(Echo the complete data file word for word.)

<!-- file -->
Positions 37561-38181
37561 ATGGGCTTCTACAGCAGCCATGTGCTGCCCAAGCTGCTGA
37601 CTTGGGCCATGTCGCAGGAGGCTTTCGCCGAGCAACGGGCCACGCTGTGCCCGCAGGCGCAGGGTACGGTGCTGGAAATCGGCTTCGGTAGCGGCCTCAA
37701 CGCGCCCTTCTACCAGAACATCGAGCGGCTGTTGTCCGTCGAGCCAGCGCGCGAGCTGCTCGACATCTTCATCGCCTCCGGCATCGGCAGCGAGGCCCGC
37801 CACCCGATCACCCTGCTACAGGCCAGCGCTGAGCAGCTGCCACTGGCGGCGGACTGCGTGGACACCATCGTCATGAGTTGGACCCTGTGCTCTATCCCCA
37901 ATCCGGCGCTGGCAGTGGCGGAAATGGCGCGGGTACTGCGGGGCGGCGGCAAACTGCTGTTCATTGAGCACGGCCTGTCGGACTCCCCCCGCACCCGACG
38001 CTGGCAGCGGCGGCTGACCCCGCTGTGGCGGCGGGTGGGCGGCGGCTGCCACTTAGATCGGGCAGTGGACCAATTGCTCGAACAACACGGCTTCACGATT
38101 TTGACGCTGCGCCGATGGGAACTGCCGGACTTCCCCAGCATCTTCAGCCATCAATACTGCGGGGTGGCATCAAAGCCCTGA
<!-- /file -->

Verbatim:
Positions 37561-38181
37561 ATGGGCTTCTACAGCAGCCATGTGCTGCCCAAGCTGCTGA
37601 CTTGGGCCATGTCGCAGGAGGCTTTCGCCGAGCAACGGGCCACGCTGTGCCCGCAGGCGCAGGGTACGGTGCTGGAAATCGGCTTCGGTAGCGGCCTCAA
37701 CGCGCCCTTCTACCAGAACATCGAGCGGCTGTTGTCCGTCGAGCCAGCGCGCGAGCTGCTCGACATCTTCATCGCCTCCGGCATCGGCAGCGAGGCCCGC
37801 CACCCGATCACCCTGCTACAGGCCAGCGCTGAGCAGCTGCCACTGGCGGCGGACTGCGTGGACACCATCGTCATGAGTTGGACCCTGTGCTCTATCCCCA
37901 ATCCGGCGCTGGCAGTGGCGGAAATGGCGCGGGTACTGCGGGGCGGCGGCAAACTGCTGTTCATTGAGCACGGCCTGTCGGACTCCCCCCGCACCCGACG
38001 CTGGCAGCGGCGGCTGACCCCGCTGTGGCGGCGGGTGGGCGGCGGCTGCCACTTAGATCGGGCAGTGGACCAATTGCTCGAACAACACGGCTTCACGATT
38101 TTGACGCTGCGCCGATGGGAACTGCCGGACTTCCCCAGCATCTTCAGCCATCAATACTGCGGGGTGGCATCAAAGCCCTGA